Street vendors, local elected officials, and organizations with the NYC Street Vendor Justice Coalition rallied around City Hall, calling for the New York City Council to implement the ‘Street Vendor Reform’ platform on Thursday, March 16.
The ‘Street Vendor Reform’ platform includes the top four top needs of NYC’s smallest businesses: (1) Ensure all vendors can access licenses (2) Repeal criminal liability for vendors (3) Create a division of NYC Small Business Services with educational services for street vendors (4) Open more legal vending locations.
“I have long dreamed of owning a food truck where I could sell West African pastries and beignets,” said Marie Rose Goba, Bronx street vendor and member of the Street Vendor Project. Goba is one of the vendors who fought for the passage of Local Law 18, which was passed in January 2021.
Local Law 18 introduced 4,450 new mobile food vendor permits, now called ‘supervisory licenses,’ over the course of the next 10 years.
However, the New York State Department of Health is several months late in issuing them, and there are extra long waitlists, which are so long they have been closed for over a decade. As a result, vendors have two choices: either rent a permit from existing permit-holders on an underground market for up to $25,000, or sell without a permit, and be issued heavy fines of at least $1,000.
Furthermore, there are currently more than 10,000 individuals on the Mobile Food Vendor Waitlist and 11,926 individuals on the General Vendor Waitlist.
The platform has the support of the NYC Street Vendor Justice Coalition (SVJC), a group of organizations representing small businesses, public space, labor and immigrant rights advocates. SVJC members include the Arab American Association of New York, Open Plans, United for Small Business, the New York Immigration Coalition (NYIC), and the Street Vendor Project (SVP), who advocate for a fair vending system in NYC, one that treats our city’s smallest businesses with dignity.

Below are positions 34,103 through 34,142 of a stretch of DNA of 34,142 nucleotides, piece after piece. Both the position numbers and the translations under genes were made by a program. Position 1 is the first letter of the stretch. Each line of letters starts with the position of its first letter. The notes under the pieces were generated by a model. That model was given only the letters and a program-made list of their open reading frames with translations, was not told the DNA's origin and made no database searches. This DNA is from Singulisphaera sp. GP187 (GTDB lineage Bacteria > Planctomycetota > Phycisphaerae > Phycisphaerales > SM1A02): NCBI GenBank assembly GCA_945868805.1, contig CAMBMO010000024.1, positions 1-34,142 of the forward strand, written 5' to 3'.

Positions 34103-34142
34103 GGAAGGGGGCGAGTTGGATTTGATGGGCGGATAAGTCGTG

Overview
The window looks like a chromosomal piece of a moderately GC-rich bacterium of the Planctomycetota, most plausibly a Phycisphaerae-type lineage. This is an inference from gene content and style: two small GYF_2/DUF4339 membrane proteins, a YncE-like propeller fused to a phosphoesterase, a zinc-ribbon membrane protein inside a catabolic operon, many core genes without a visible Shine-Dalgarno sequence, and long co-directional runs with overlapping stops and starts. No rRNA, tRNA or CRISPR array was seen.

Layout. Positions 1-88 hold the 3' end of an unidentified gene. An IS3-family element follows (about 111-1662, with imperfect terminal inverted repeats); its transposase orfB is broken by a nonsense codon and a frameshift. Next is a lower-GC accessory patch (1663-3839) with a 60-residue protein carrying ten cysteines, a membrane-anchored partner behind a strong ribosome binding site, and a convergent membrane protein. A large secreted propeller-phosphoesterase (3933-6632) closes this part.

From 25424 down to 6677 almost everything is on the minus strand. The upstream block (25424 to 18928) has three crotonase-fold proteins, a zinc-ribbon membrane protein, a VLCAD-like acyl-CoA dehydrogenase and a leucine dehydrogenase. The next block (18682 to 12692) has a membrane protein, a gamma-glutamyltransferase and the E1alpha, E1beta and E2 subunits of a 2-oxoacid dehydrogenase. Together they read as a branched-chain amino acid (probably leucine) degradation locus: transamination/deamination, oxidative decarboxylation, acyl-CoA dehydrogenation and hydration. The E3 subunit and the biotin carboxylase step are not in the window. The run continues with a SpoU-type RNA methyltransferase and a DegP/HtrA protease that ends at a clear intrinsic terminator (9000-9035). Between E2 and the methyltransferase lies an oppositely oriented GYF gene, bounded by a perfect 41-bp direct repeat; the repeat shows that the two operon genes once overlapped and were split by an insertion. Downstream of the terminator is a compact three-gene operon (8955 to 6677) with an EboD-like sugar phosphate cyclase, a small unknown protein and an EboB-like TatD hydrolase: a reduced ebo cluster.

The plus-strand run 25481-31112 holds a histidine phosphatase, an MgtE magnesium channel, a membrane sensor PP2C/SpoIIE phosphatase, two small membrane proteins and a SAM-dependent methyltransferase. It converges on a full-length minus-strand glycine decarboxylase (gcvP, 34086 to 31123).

Several Council members in attendance also expressed support for the platform. These include Pierina Sanchez, Gale Brewer, Oswald Feliz, Christopher Marte, Shahana Hanif, Julie Won, Shekar Krishnan, Tiffany Caban, and Public Advocate Jumaane Williams.
The nearly 20,000 street vendors of New York City — majority immigrants, New Yorkers of color, military veterans, and women — make this city what it is,” said Cabán.
“We can do better. We can replace our broken governance of street vendors with a more coordinated, permissive interagency approach that brings street vending in New York City out of the shadows and into harmony with our communities,” added Sanchez.
Hanif echoed Sanchez’s sentiment, saying, “It is far past time we end the unnecessary and burdensome regulations that are crushing street vendors. These hard-working immigrants are part of the lifeblood of our City’s economy and yet are subject to some of the most unfair red tape.”
Krishnan emphasized, “Thousands of street vendors support themselves and their families by providing food, clothing, and other goods every day to millions of New Yorkers. Our city wouldn’t survive without them.”